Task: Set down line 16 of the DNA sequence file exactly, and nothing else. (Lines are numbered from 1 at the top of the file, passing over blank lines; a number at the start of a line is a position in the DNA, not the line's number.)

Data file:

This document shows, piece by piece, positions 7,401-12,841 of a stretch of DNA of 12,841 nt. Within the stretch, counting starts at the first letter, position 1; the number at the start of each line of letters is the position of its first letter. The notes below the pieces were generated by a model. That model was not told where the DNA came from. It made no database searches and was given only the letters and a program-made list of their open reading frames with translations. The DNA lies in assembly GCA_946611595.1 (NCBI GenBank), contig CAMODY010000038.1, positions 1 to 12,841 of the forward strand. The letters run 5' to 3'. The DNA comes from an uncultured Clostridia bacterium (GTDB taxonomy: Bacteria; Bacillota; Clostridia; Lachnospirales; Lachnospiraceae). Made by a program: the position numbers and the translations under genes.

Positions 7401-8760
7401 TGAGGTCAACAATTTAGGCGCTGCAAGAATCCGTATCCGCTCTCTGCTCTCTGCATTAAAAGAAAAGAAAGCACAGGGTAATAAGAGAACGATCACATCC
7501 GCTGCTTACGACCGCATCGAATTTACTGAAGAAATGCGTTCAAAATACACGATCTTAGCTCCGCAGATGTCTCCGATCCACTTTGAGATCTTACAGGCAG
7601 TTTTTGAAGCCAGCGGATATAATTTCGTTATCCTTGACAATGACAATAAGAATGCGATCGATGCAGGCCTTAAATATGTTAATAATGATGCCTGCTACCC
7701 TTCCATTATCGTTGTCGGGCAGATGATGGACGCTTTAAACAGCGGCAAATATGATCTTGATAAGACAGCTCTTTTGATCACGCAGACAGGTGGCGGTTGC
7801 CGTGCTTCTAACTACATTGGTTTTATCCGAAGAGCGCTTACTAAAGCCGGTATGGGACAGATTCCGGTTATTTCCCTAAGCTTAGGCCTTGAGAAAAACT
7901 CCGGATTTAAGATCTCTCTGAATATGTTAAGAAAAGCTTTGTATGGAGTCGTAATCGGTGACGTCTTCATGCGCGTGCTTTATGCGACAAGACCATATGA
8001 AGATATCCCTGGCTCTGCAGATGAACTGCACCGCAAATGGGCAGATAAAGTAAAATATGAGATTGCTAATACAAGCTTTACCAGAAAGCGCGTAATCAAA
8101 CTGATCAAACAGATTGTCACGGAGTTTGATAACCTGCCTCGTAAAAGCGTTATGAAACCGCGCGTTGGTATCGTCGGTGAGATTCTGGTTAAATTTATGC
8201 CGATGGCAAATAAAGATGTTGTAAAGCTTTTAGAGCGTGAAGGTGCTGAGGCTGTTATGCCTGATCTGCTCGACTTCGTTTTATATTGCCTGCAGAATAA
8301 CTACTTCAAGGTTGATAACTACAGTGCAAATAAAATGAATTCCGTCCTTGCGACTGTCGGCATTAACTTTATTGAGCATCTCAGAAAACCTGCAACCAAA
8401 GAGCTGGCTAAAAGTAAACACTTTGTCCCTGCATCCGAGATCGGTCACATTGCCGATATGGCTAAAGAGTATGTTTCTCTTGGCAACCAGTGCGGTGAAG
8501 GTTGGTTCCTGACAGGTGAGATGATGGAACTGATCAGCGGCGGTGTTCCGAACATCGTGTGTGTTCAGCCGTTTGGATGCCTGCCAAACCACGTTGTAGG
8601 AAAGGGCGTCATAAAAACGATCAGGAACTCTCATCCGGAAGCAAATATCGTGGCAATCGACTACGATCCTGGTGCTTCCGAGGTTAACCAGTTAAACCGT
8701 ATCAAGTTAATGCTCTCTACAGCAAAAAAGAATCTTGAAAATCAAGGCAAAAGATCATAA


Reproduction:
8701 ATCAAGTTAATGCTCTCTACAGCAAAAAAGAATCTTGAAAATCAAGGCAAAAGATCATAA